Educational reform…one at a time?
Kids who are motivated to learn…if you could poll every teacher everywhere, and ask all of them to share their fondest dream about their chosen profession, it might be just that. Kids who want to be there, kids who don’t need to be threatened or catechized or shamed or lectured …or bribed…into going through formalized motions of learning. With a group of students like that a good teacher can overcome just about any other obstacle you can think of.
What kind of program can we develop, mandate, fund and implement to make a dream like that become reality? Who will merit our trust, or accept the responsibility, to do it? Should we concentrate our efforts on the public schools, or private institutions, or charter schools, or maybe invent a new way to categorize them all and create some sort of cosmic Lesson Plan Book to solve the problem? Who gets to decide?
I would not want to be chosen to attempt any such crusade, no matter how well intentioned. I have spent most of my life at one extreme end of the continuum of kids who share the experience of SCHOOL I was too bright to fit in, too innocent to realize it, and helpless to do anything about it anyway. I’m prejudiced, and I submit that all of you who are reading this are, too, each in a unique way, good, bad, or indifferent. There is no way we could ever agree on anything of substance that would actually reform education, much less put it into practice. That kind of solution is the stuff of fairy tales.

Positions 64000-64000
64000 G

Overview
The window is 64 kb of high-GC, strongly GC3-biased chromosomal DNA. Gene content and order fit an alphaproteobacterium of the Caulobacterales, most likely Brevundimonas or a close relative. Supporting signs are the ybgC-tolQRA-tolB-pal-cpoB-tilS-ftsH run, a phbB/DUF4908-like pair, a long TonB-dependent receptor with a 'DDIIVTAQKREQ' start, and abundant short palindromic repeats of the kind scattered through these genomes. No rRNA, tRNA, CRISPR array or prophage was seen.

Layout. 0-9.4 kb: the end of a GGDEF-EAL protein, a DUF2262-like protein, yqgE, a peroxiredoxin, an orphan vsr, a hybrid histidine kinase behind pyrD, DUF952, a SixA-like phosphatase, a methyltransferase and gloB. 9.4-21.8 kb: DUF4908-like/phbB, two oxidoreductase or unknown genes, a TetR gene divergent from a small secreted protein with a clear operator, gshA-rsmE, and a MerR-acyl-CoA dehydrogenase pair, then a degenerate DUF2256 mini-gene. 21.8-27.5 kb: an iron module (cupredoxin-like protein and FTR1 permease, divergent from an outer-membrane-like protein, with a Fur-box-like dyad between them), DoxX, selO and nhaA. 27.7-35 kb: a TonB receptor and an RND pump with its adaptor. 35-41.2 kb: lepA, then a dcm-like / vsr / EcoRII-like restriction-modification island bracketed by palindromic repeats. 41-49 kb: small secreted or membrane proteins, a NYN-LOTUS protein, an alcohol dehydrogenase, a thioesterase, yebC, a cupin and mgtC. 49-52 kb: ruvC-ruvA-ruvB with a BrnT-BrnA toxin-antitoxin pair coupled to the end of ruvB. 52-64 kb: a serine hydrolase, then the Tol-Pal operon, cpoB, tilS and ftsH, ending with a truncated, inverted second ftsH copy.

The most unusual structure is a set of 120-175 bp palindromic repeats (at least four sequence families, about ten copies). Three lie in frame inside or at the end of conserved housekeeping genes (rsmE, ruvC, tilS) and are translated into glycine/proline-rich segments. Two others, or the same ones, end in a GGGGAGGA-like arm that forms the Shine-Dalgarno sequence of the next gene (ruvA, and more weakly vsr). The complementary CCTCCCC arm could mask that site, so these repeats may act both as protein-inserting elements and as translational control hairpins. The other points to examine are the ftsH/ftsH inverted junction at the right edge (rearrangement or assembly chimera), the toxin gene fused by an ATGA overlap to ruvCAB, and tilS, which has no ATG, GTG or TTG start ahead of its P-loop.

But…what if we could stop pouring all that energy into discovering a supreme plan to reform education that might work and instead, just agree to agree that education matters?
What if one beaten down, abused welfare mother honestly wanted to get her kids to accept the idea that school matters and that doing your best to succeed there promises the shortest path to a better life? What if her kids really believed that?What would that accomplish? A whole lot, in fact. What if everybody truly believed that? What if we could somehow get every disadvantaged, disenfranchised, discouraged parent out there to agree…and to share that belief with their children?
That’s probably another fairy tale…but…what if you could only get to one such person and persuade by argument or example that encouraging a child to value education is a good thing? That has been shown to work. I have done it, and so can you if you want to. What would happen if all of us did it just once? Think about that for a while.